Through these new expanded options, an investor can get exposure to nearly every bond market. International, domestic, treasury, corporate, even inflation protected are available.
According to Betterment, they made the change from limited treasury bonds to this new expanded bond basket for 2 reasons:
- These options can better reduce the average maturity of the bond basket for low-risk goals. Generally, the shorter the maturity of a bond, the less sensitive it is to interest-rate changes.
- Diversified away from U.S.-only bonds. International bonds are still somewhat responsive to U.S. interest rates, but that movement should be dampened significantly compared to a U.S.-only bond basket. This provides better diversification and a buffer to interest rate risk.
You can see more on their investment philosophy on the site.
Like all market investments, Betterment’s stock and bond investments are subject to market risk. If the markets are up, your balance will likely grow. When markets go down, your balance will likely shrink. You have no guarantees and Betterment is not a FDIC insured savings account.
Over the very long term, historically, stock market investments have tended to outperform less-risky investments, such as bonds. Both investments have historically outperformed savings accounts. But prices and the value of your account may fluctuate widely, and you could lose money, even over a long-term horizon.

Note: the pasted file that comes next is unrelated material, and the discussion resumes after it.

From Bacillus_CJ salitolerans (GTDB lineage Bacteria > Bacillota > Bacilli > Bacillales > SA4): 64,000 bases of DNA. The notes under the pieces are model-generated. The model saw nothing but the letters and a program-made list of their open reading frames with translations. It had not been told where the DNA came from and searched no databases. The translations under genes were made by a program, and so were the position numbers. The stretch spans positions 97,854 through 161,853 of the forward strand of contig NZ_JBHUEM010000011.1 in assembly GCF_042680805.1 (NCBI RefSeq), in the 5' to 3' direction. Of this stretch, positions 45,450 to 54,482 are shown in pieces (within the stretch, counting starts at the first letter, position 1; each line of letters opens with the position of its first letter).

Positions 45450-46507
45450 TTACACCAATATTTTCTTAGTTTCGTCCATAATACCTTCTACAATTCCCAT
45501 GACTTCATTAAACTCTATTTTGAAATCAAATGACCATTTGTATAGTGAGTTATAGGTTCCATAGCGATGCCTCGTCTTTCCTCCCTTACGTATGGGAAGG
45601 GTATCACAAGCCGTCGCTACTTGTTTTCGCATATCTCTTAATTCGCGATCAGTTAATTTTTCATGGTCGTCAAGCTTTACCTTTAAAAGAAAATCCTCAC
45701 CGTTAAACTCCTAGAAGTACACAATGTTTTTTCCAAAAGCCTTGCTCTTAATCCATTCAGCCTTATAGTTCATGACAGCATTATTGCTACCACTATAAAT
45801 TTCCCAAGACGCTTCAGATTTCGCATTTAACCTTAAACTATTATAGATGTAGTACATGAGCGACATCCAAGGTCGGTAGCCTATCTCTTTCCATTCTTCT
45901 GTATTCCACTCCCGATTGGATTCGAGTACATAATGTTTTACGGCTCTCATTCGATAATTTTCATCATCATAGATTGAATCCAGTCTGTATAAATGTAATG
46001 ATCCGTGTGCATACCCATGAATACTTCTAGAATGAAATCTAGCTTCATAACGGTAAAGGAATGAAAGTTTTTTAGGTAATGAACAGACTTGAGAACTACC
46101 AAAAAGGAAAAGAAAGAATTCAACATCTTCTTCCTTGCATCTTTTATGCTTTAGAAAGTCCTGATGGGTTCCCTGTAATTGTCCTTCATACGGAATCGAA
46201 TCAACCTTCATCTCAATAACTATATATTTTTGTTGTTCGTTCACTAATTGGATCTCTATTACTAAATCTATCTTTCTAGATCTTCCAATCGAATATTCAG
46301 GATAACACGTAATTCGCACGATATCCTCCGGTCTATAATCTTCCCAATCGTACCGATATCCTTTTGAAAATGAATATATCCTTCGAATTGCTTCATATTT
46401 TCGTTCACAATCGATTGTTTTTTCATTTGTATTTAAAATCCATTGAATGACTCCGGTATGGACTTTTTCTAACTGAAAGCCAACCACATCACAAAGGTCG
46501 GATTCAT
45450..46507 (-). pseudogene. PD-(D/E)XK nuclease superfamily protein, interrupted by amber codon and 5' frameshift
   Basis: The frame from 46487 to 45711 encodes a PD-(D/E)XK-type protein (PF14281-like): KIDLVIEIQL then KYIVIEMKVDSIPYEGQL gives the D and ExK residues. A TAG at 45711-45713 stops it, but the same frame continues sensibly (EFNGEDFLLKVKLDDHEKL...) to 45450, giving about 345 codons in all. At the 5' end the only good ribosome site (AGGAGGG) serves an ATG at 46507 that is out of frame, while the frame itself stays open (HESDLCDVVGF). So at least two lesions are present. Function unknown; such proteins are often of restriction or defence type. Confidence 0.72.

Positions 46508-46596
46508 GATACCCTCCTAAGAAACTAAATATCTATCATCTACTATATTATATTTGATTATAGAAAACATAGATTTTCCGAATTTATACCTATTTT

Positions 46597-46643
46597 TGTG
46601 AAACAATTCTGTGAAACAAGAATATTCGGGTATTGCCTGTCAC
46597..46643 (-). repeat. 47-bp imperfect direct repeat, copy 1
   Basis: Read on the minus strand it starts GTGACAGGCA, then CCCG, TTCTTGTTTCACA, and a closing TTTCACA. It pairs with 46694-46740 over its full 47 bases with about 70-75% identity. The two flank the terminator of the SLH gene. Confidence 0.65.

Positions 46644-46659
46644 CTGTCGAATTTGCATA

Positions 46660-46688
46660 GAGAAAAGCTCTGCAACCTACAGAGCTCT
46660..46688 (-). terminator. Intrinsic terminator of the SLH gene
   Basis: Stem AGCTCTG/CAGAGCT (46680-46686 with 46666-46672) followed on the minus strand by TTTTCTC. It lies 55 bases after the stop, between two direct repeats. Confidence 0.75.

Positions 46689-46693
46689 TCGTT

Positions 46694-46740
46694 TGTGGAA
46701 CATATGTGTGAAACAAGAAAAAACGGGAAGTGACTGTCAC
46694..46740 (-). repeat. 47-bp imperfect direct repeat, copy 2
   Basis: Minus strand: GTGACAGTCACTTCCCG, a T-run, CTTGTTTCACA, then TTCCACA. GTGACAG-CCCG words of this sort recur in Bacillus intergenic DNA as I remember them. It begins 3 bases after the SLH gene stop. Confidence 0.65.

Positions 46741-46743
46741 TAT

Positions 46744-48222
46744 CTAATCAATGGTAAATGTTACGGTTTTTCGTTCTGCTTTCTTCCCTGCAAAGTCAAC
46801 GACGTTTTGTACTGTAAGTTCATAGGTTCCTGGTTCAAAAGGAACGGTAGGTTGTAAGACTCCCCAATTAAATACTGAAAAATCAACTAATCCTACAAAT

At times when prices are down, it is often best to be patient and take the opportunity to add more money to your account (and buy things cheap) rather than to withdraw money when your securities are worth less. You want to be selling investments when they’re up, not when they’re down.”
The Betterment fees are quite low overall and are presented in a standardized, tiered system. A 0.35% fee is added onto any account with a investment balance under $10,000. Once you have invested $10,000, they decrease the annual fee to 0.25%. At $100,000 or more invested, the fee lowers to 0.15%.
While you can start with no money, they do request you deposit at least $100/month. If you don’t, you get charged an additional $3 per month until you have $10,000 saved. This fee gives an incentive for people to commit to saving and investing a certain amount each month.
Remember that in addition to the Betterment fees stated above, you’ll have underlying ETF expenses. When you invest in any ETF, you will pay an expense ratio. You won’t see these fees outright on the Betterment site, but the value of your investment is basically reduced by the fee amount. Fees are expressed annually when you look them up online.
For instance, the Vanguard Total Stock Market Index ETF (VTI) that I listed above has a fee of 0.06%. If you invest $100 in VTI, you’ll pay six cents for the fee. You’ll pay that fee everywhere, not just on Betterment.
Chances are that your total ETF fees will average around 0.15%, plus the 0.15 – 0.35% Betterment management fees. So total cost to you is somewhere between 0.25 – 0.50%. That’s cheap for ongoing wealth management.
Why Betterment Works
- Sound Principles – The company believes in index investing which has proven over time to guarantee higher returns that active trading. With Betterment, you won’t attempt to beat the stock market, but you will realize that market averages and really low fees beat actively managed mutual fund returns.